Maria Montessori was the first female doctor in Italy in 1896 at the age of 25. She had to overcome many social obstacles. Often the men in her class wouldn’t save her a chair or wouldn’t speak to her. It wasn’t socially correct for her to dissect bodies with the male students, so she had to dissect corpses alone, at night. This was before refrigeration, and the smells and atmosphere almost caused her to quit. However, she saw a little child with a red ribbon, and she remembered her vision. Her own father did not speak to her for two years even though he walked her to school daily.
Her first job was working with special needs children. The children had no toys or materials. Maria observed the children and designed materials for them to learn through all their senses. After a period of time many of the children passed the standard public school test. Maria was asked to start a school in the slums of Rome. The parents were working and many children were left to their own devices during the day. The unsupervised children were defacing the walls of the new apartments. The owners gave her a unit to use as her school. This is where the first Casa Bambini was started and is still in existence today! Maria did not teach the children to read. She taught them the sounds of the letters. One day they were on the roof of the apartments, and one of the children picked up a piece of charcoal and wrote the word “mano” (hand) on the pavement. Soon all the children were excitedly writing words! Soon their next problem was children writing their words all over the apartment walls! Word spread about Maria and her “revolutionary” method of teaching children. People came to visit and often stayed for years to learn from her.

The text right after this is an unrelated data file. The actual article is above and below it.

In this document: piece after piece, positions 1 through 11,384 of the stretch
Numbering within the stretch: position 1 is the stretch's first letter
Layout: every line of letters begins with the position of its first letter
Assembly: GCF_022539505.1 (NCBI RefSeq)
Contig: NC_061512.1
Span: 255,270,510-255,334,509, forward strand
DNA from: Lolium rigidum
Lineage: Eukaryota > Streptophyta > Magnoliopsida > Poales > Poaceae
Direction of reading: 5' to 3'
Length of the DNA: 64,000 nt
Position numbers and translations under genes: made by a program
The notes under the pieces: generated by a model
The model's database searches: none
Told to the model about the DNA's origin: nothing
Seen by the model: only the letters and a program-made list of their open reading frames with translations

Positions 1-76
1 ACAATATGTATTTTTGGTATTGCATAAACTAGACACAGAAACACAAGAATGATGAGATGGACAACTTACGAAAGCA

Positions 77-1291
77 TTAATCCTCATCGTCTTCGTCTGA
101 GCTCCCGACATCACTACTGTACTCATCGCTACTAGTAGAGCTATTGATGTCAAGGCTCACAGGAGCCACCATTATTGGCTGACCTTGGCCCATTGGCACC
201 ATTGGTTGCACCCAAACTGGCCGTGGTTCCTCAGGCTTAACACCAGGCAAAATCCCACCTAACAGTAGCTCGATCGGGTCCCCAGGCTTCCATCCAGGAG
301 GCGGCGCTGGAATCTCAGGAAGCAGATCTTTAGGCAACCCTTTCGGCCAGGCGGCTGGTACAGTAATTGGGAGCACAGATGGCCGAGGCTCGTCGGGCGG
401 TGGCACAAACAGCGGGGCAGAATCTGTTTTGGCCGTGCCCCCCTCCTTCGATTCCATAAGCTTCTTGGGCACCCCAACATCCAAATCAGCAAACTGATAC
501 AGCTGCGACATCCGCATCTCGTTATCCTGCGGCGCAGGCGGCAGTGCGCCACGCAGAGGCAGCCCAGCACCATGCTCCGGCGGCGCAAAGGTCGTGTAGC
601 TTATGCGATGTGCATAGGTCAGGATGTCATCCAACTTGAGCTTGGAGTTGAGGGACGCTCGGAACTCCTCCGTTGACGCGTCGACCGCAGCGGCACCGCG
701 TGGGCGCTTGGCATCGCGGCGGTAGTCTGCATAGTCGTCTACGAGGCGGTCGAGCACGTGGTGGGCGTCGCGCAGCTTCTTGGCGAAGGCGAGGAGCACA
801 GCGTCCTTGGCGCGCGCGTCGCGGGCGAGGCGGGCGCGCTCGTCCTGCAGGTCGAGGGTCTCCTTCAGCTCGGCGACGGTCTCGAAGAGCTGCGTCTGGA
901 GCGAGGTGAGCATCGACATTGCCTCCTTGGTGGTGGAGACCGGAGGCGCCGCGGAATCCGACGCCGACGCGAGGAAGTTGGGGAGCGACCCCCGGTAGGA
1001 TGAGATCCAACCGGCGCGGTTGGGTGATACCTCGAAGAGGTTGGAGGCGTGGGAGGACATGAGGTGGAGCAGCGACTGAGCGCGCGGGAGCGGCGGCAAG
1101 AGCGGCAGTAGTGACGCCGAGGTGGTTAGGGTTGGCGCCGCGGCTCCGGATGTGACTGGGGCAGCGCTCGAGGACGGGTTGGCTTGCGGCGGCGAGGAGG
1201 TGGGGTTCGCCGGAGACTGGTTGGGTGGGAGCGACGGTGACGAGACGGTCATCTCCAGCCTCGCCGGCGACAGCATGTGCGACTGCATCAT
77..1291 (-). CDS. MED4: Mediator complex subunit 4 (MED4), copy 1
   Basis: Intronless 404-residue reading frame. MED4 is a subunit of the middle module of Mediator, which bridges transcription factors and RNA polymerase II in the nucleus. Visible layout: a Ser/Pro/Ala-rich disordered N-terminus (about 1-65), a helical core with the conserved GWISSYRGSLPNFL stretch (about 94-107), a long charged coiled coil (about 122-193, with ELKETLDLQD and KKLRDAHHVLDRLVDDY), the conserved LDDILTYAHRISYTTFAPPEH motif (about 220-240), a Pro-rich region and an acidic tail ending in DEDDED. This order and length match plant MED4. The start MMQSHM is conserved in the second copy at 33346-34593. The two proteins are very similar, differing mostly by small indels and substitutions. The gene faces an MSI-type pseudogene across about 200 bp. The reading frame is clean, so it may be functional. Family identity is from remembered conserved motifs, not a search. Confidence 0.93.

Alexander Graham Bell, who started his career as a teacher of the deaf, was fascinated by Montessori and in 1912 started a Montessori class in his own home for his grandchildren and some neighborhood children.
In 1915 Maria was asked to set up a classroom at the Panama-Pacific International Exposition in San Francisco. Bleachers were set up outside the glass-walled classroom and hundreds of people observed the children doing their “work”. There are now over 5,000 Montessori schools in the United States.
I look at the Montessori method as a total immersion in learning. Every single activity on the shelves teaches something. Once a mother asked me how much of our day was spent on academics. Every single moment is spent on academics in our school! Each song teaches something! Each lesson teaches something! Each work on the shelf teaches something! Montessori is the most amazing method I have ever seen for teaching children!
Books about Maria Montessori:
Maria Montessori by Rita Kramer
The Montessori Method with an introduction by June Goodrich
The Secret of Childhood by Maria Montessori